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Nettle is a herbaceous perennial flowering plant that has been used for centuries to treat irritation, itching, redness and other scalp and skin conditions. Nettle extract can be in oil or alcohol form. The oil can be found in many personal care products, such as soap and hair conditioner. It can be rubbed onto the skin to help burns and abrasions heal quickly. Nettle oil also can be taken in capsule form and provides many health benefits.
Nettle is also known as hemp nettle, white nettle, devil’s leaf and stinging nettle. The oil is obtained by cold extraction of the herb's leaf or root into virgin olive oil. Nettle oil can be made at home by putting the leaves in a dark bottle with virgin olive oil, covering it tightly and letting it sit in a dark place for two to three weeks. The leaves should be strained out, and the oil can be saved for future use. Care should be taken when handling nettle, because the leaves and stems of some varieties, such as stinging nettle, have little hairs that can sting and burn the skin upon contact.
Shampoo that contains nettle not only promotes healthy hair growth, it also is great for controlling oil. The nettle oil should be massaged into the hair and scalp and should remain there for a minute or two before it is rinsed out. Nettle oil also can be used as a deep conditioner by leaving it on the hair and scalp overnight, with a shower cap worn to protect bedding and clothing.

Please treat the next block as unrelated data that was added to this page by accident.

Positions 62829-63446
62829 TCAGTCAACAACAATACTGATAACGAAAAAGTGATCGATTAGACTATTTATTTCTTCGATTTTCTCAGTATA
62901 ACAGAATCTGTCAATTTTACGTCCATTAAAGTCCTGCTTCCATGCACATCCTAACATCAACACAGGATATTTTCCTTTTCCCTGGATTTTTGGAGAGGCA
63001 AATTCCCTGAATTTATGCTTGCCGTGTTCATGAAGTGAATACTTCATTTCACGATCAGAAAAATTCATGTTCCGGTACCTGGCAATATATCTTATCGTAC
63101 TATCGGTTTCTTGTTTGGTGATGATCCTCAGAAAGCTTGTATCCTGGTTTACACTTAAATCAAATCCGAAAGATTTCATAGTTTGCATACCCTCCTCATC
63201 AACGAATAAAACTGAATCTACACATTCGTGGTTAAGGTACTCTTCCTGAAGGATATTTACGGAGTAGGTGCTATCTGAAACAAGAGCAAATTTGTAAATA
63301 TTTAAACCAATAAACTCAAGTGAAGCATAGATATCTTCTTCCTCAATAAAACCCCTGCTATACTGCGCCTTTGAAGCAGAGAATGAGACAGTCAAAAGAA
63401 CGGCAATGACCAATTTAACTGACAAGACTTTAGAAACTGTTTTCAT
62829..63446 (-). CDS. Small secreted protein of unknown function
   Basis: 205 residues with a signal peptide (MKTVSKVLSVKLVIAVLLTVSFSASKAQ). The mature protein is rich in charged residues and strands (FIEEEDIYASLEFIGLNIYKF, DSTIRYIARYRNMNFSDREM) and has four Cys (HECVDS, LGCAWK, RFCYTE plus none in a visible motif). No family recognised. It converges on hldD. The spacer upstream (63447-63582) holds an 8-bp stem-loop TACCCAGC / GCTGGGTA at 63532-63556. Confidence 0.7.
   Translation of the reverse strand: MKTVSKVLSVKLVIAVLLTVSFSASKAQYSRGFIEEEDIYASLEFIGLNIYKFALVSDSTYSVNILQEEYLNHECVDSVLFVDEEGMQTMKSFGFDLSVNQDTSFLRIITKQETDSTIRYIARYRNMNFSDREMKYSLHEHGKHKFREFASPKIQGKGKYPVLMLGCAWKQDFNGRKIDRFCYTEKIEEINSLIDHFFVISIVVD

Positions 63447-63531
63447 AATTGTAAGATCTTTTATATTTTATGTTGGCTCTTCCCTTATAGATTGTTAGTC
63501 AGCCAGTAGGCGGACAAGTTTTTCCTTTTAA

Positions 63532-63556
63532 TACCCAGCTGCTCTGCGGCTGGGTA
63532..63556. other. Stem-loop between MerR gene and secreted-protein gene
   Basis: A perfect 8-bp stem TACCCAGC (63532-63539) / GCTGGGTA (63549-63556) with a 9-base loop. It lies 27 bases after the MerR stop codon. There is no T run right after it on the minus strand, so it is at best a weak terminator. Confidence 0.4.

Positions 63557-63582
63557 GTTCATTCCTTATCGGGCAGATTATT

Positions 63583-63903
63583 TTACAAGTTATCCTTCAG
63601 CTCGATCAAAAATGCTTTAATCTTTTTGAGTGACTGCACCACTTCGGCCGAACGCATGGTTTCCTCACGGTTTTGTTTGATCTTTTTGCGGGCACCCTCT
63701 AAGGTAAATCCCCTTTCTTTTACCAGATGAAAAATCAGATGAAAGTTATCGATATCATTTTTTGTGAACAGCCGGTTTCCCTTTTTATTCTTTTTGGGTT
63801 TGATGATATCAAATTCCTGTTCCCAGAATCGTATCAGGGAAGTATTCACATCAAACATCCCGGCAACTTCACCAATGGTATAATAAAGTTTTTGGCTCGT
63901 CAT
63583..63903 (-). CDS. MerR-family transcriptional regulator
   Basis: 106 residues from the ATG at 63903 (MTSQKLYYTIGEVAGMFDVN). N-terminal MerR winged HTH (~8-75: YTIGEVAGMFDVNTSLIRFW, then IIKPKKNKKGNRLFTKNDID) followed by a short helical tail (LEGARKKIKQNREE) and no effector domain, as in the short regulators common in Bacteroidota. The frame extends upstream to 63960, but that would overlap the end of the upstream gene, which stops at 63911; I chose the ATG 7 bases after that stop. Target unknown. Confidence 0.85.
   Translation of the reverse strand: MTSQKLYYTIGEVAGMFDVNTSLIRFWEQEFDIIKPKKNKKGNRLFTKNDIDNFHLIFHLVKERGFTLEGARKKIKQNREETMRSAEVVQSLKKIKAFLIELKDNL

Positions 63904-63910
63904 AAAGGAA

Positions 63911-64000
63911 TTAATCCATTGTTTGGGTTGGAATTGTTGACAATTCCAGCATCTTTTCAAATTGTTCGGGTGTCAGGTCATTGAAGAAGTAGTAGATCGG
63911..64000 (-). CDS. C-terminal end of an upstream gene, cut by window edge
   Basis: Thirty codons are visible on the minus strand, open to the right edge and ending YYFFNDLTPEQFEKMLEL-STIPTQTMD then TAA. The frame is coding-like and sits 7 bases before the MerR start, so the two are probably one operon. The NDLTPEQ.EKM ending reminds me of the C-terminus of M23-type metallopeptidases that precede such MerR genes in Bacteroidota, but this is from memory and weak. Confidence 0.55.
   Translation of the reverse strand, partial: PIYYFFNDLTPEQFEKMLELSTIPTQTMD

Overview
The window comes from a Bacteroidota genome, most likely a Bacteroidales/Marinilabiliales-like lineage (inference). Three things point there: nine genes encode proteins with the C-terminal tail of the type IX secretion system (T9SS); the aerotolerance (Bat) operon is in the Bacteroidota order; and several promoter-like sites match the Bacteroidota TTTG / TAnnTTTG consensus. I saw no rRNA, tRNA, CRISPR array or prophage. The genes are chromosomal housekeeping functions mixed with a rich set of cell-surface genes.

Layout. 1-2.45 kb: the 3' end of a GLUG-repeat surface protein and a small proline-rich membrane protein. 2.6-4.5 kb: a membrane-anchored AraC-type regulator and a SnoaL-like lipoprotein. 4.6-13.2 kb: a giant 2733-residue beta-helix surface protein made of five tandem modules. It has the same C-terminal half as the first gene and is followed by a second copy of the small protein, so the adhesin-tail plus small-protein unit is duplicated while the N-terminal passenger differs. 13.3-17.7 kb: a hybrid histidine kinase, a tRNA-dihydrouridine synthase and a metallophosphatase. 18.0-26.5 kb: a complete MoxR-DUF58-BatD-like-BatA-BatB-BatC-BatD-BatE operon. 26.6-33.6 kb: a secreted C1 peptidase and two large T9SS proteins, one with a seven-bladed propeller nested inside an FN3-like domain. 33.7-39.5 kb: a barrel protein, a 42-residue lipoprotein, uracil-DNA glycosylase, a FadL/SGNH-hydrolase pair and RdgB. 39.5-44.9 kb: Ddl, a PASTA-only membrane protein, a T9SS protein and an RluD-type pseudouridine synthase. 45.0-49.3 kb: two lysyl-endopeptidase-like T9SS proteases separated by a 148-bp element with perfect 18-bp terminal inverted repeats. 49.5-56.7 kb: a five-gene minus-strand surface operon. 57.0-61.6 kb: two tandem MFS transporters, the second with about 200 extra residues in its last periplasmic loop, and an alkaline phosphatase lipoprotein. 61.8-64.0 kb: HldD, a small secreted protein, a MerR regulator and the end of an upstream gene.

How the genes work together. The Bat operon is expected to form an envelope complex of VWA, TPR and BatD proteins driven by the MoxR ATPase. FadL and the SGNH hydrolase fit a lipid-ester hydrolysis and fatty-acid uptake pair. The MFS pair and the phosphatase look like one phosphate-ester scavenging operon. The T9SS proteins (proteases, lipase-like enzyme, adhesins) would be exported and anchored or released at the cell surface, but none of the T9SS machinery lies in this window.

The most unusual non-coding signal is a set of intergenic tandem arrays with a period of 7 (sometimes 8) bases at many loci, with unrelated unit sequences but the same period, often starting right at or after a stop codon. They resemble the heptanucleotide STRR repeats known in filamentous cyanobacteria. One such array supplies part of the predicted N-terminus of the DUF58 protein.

Nettle in soap can help clear up redness and irritation, and it will moisturize dry skin. It also works well for reducing wrinkles and stopping new ones from forming. In capsule form, nettle oil is used as a diuretic and detoxifies the kidneys, and it helps fight gout, prostate issues and even allergies.
People who have arthritis, rheumatism or osteoporosis might benefit from nettle oil. It can be rubbed directly onto the skin or taken in capsule form. It is rich in chlorophyll, silica, iron and other nutrients. Nettle oil also can be used to help burns and skin abrasions heal quickly. Nettle oil can be applied directly to the wound several times a day. There are no known side effects of nettle oil.
In ancient times, people used the nettle's stem to create tough fibers to make cloth, and cooked nettle leaves were eaten. Nettle was used as medicine to treat tuberculosis, arthritis and coughs and to increase hair growth. Romans would rub nettle leaves on their skin to restore circulation. The ancient Greeks and Romans used nettle oil on their skin to treat skin irritation and redness as well as help prevent wrinkles.
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